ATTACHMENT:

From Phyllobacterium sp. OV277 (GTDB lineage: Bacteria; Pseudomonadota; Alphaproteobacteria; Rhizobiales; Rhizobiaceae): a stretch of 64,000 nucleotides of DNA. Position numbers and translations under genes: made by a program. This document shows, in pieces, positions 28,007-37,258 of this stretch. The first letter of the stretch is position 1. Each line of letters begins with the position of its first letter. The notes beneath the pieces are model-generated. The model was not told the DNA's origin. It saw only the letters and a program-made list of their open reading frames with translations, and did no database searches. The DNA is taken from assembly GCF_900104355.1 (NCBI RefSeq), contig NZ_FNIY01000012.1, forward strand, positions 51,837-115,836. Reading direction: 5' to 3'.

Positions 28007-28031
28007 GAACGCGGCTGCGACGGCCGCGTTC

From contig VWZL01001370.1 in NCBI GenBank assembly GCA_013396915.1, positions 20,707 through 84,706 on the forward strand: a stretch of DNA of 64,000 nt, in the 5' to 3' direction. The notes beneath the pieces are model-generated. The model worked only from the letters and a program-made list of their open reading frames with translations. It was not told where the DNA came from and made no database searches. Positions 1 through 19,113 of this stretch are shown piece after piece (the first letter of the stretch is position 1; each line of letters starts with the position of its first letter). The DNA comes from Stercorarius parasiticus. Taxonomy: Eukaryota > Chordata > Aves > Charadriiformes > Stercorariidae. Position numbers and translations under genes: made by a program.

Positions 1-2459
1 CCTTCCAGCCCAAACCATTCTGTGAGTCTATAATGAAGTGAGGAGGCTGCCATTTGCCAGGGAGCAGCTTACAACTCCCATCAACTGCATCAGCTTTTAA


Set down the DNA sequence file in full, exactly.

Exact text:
From Phyllobacterium sp. OV277 (GTDB lineage: Bacteria; Pseudomonadota; Alphaproteobacteria; Rhizobiales; Rhizobiaceae): a stretch of 64,000 nucleotides of DNA. Position numbers and translations under genes: made by a program. This document shows, in pieces, positions 28,007-37,258 of this stretch. The first letter of the stretch is position 1. Each line of letters begins with the position of its first letter. The notes beneath the pieces are model-generated. The model was not told the DNA's origin. It saw only the letters and a program-made list of their open reading frames with translations, and did no database searches. The DNA is taken from assembly GCF_900104355.1 (NCBI RefSeq), contig NZ_FNIY01000012.1, forward strand, positions 51,837-115,836. Reading direction: 5' to 3'.

Positions 28007-28031
28007 GAACGCGGCTGCGACGGCCGCGTTC

From contig VWZL01001370.1 in NCBI GenBank assembly GCA_013396915.1, positions 20,707 through 84,706 on the forward strand: a stretch of DNA of 64,000 nt, in the 5' to 3' direction. The notes beneath the pieces are model-generated. The model worked only from the letters and a program-made list of their open reading frames with translations. It was not told where the DNA came from and made no database searches. Positions 1 through 19,113 of this stretch are shown piece after piece (the first letter of the stretch is position 1; each line of letters starts with the position of its first letter). The DNA comes from Stercorarius parasiticus. Taxonomy: Eukaryota > Chordata > Aves > Charadriiformes > Stercorariidae. Position numbers and translations under genes: made by a program.

Positions 1-2459
1 CCTTCCAGCCCAAACCATTCTGTGAGTCTATAATGAAGTGAGGAGGCTGCCATTTGCCAGGGAGCAGCTTACAACTCCCATCAACTGCATCAGCTTTTAA